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Welcome to the RINGDOM

Sep 04, 2018

Introduction:  Hi, everyone. I think I should tell you a little bit about the column I’ll be writing monthly and that if you have the interest you’ll be reading – at least until your interest begins to flag.  You see, toward the end of last year, I wrote something, just as a lark, I called “Waiting to Die.” Well, I published it in a couple journals and on two websites of friends, and to my surprise, I received a lot of encouragement to write more such pieces.  So I did. I’ve now written a bunch of them, and in this column, I am going to start inflicting them on you, beginning with my maiden effort.

One advisory:  These essays are not morbid; they are meant to be humorous, at least some of the time.  And they usually end with something that I hope you will find to be of spiritual value, maybe even occasionally inspiring.  But, bottom line, which this almost is, they are meant mainly to be entertaining, and if occasionally they prove edifying, I hope you will forgive me.  

OK, you’re on your own.  Have fun and enjoy the ride.

Dr. Ken Ring's series of essays "Waiting to Die" debuts here tomorrow September 5, 2018.

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Dr. Ring is Professor Emeritus of psychology at the University of Connecticut where he researched near-death experiences. He designed scientifically structured studies of 102 near-death survivors that further developed Dr. Raymond Moody's early NDE findings. He is well-known for his ground-breaking research...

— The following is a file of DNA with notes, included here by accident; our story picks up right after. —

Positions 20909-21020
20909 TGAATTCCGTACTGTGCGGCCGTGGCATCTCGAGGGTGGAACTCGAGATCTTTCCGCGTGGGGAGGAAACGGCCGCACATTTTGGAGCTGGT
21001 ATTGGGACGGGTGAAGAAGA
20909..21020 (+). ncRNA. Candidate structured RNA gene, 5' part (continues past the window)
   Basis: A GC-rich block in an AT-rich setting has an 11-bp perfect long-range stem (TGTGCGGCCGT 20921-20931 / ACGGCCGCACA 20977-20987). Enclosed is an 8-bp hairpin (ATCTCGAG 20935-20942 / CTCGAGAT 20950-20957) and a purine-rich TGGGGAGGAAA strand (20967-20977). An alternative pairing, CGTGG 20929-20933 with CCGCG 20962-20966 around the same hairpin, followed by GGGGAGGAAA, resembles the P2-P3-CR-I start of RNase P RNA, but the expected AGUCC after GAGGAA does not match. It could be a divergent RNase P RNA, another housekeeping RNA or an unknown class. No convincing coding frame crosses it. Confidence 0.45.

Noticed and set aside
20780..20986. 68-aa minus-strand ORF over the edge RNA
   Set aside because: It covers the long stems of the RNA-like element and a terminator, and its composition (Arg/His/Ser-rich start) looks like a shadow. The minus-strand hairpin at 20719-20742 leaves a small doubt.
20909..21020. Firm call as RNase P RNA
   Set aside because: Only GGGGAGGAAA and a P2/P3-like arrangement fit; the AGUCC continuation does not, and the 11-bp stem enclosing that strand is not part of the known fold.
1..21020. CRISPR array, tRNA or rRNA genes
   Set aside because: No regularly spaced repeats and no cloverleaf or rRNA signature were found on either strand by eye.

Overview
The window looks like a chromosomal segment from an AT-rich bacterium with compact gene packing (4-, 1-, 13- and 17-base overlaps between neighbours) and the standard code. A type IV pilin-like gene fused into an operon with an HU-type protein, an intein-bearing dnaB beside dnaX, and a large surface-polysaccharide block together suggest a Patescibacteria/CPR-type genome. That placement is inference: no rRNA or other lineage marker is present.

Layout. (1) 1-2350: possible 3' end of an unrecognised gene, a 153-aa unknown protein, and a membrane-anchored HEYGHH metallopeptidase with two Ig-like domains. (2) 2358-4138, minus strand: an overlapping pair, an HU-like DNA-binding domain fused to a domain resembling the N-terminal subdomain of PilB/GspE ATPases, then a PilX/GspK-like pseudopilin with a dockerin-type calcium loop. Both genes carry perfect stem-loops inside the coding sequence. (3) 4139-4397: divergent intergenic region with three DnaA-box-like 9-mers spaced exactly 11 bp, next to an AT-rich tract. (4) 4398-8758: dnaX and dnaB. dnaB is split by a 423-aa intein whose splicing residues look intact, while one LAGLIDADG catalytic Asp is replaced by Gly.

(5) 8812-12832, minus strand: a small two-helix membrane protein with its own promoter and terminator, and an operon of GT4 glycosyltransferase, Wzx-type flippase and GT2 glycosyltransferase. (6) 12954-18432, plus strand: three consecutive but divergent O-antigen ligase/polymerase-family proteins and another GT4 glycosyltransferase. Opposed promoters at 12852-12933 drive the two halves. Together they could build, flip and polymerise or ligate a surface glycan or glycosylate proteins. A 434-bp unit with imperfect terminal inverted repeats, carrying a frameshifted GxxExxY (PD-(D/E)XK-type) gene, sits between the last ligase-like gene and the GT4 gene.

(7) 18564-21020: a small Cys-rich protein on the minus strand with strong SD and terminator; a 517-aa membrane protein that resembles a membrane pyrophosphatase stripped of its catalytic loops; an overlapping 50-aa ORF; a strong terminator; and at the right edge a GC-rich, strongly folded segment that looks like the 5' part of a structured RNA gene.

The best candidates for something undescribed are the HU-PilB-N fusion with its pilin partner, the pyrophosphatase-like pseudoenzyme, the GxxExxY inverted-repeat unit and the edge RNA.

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A Telescope & A Compass for Our Journey

Sep 03, 2018

Hello, I am Dr. Raymond Moody. I am best known for having coined the term “near-death experience” in my bestselling book Life After Life. 

Welcome to Illuminating.

Illuminating is the blog of The University of Heaven, a new online platform for the rational exploration of the afterlife, launching September 20, 2018.

 Illuminating will be published twice a month with articles from leading-edge researchers and thinkers in the field of consciousness studies.

Featured Columnist Dr. Kenneth Ring

We are honored to be joined by Dr. Kenneth Ring, highly esteemed near-death-experience researcher and author of the bestselling Lessons from the Light and The Omega Project. His book Mindsight is a groundbreaking inquiry into the near-death experiences of the blind.

Ken's monthly column Notes from the Ringdom features his new series of essays “Waiting to Die” that offer an enlightening and humorous perspective on life and death from a man who has fully investigated both. The column will debut this Wednesday September 5 with a short introduction from Ken on Tuesday September 4th.  Keep your eyes open for what promises to be a compelling series of posts from a masterful writer and thoughtful researcher.

You can prepare for Ken’s column by reading more about him:

Kenneth Ring’s Website

Kenneth Ring on Wikipedia

Kenneth Ring on Love The Person You’re With

Kenneth Ring on Near-Death.com

Remedies for Grief

On Thursday and Friday September 6-7 we will publish a two-part series by April Brader. April offers all of us a...